0

When I open the Linux Kernel code, my default indentation conflicts with the desired formatting of the Kernel. I use Emacs Prelude, so I added the settings from this link to my c-mode-common-hook. I constrain the indentation only to the Kernel code base by checking the path of the opened file, as they did on the link.

However, one problem remained. Since the Kernel codebase uses tabs and my global whitespace-style is set to '(face tabs empty trailing lines-tail), a bunch of whitespaces in the Kernel code are highlighted. How can I disable tab highlighting within my c-mode-common-hook?

Note that I still want to keep highlighting in other buffers that are not the part of the Kernel codebase.

Update: It looks like setting buffer-local variable does not solve the problem. If I do:

(setq-local whitespace-style (remq 'tabs whitespace-style)

in c-mode-common-hook, it does correctly set the buffer-local variable. I can check it by doing M-: whitespace-style in a Kernel code buffer (it shows the new value I set). However, the buffer still highlights the tabs. It is only when I do M-x whitespace-mode once to disable it, and once more to enable it again that the highlight actually disappears. Unluckily, if I add two (whitespace-mode) in c-mode-common-hook after setting the buffer-local variable, it does not have the same effect as when I call it with M-x once the buffer is fully initialized.

  • The variable whitespace-style is a global variable, which I determined by evaluating (require 'whitespace) and then C-h v (aka M-x describe-variable), enter the variable name, and reading the *Help* buffer. Some popular libraries take a global variable and make it a buffer-local variable and then set the value for that particular buffer. This can be accomplished by ensuring the target buffer has focus and calling (make-local-variable 'whitespace-style) and then (while the target buffer has focus) call (setq whitespace-style ...) and the value set will be buffer-local. – lawlist Dec 7 '19 at 8:23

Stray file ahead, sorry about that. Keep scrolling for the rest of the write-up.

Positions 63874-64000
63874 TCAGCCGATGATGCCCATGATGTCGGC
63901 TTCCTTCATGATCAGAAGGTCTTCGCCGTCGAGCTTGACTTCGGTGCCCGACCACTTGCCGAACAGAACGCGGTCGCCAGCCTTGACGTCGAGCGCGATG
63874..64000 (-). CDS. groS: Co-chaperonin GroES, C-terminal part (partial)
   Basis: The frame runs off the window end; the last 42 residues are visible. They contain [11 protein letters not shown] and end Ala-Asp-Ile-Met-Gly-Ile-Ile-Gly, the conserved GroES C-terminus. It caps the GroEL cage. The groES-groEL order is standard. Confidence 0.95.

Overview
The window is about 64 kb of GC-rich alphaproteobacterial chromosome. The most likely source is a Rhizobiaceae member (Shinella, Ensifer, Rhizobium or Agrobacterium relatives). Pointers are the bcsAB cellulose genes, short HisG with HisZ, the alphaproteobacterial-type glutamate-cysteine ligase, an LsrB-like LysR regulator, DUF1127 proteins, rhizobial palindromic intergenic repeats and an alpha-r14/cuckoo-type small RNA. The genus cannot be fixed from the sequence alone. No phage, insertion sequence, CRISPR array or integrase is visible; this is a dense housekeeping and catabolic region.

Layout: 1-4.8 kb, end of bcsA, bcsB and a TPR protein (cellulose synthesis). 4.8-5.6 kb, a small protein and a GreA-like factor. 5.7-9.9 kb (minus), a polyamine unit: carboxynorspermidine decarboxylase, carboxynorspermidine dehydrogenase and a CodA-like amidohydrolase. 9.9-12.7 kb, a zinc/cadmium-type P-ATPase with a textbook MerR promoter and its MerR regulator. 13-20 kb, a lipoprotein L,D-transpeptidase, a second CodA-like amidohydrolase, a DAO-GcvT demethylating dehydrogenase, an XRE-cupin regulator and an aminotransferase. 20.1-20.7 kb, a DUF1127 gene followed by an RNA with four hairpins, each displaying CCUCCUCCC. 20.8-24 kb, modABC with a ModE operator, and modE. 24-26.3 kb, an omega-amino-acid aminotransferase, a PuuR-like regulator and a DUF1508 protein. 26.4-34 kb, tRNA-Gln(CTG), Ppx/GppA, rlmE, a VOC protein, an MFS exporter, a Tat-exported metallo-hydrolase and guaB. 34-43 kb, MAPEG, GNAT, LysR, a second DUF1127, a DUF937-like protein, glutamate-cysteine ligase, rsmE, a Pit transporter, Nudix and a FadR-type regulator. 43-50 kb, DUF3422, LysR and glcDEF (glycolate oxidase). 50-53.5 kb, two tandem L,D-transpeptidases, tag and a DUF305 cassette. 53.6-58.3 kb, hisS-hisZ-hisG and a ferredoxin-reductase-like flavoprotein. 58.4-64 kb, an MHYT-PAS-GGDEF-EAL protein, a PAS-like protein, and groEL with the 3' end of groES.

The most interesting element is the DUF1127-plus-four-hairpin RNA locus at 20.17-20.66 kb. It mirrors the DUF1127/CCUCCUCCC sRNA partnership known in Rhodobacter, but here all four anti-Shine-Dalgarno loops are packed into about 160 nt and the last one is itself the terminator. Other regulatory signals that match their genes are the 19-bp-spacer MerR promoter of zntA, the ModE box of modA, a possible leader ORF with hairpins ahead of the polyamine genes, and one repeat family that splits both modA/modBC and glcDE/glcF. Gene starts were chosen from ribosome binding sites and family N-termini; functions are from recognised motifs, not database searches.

• @lawlist Thank you. It looks like buffer-locals do not help in this particular case. Please check the update to the question. – foki Dec 7 '19 at 17:04
  • (whitespace-mode) is equivalent to (whitespace-mode 1). i.e. it doesn't toggle, it just enables. This goes for minor modes in general. You could try (whitespace-mode -1) (whitespace-mode 1), but it will be better to set the desired style before calling it in the first place. Depending on the final approach this might entail adding a (require 'whitespace) as well, to ensure whitespace-style exists. – phils Dec 7 '19 at 21:42
0

You could do this -- essentially the same as @lawlist's comment:

(add-hook 'c-mode-common-hook 'my-c-mode-common-hook)

(defun my-c-mode-common-hook ()
  "Custom behaviours for `c-mode-common-hook'."
  (when (boundp 'whitespace-style)
    (setq-local whitespace-style (remq 'tabs whitespace-style))))

I constrain the indentation only to the Kernel code base by checking the path of the opened file, as they did on the link.

You might instead use directory-local variables for that purpose. Your .dir-locals.el file might simply be:

((nil . ((whitespace-style . (face empty trailing lines-tail)))))
  • Thank you. It looks like it's something in whitespace-mode itself that prevents it from removing the highlights over whitespaces. Even with the buffer-local variable set correctly, it does not solve the problem. Please check the updated question. – foki Dec 7 '19 at 17:06
  • Right, it's probably going to depend on when whitespace-mode is called in the overall sequence. Show us in the question where that is happening, and it will help. – phils Dec 7 '19 at 21:40

Your Answer

By clicking “Post Your Answer”, you agree to our terms of service, privacy policy and cookie policy

Not the answer you're looking for? Browse other questions tagged or ask your own question.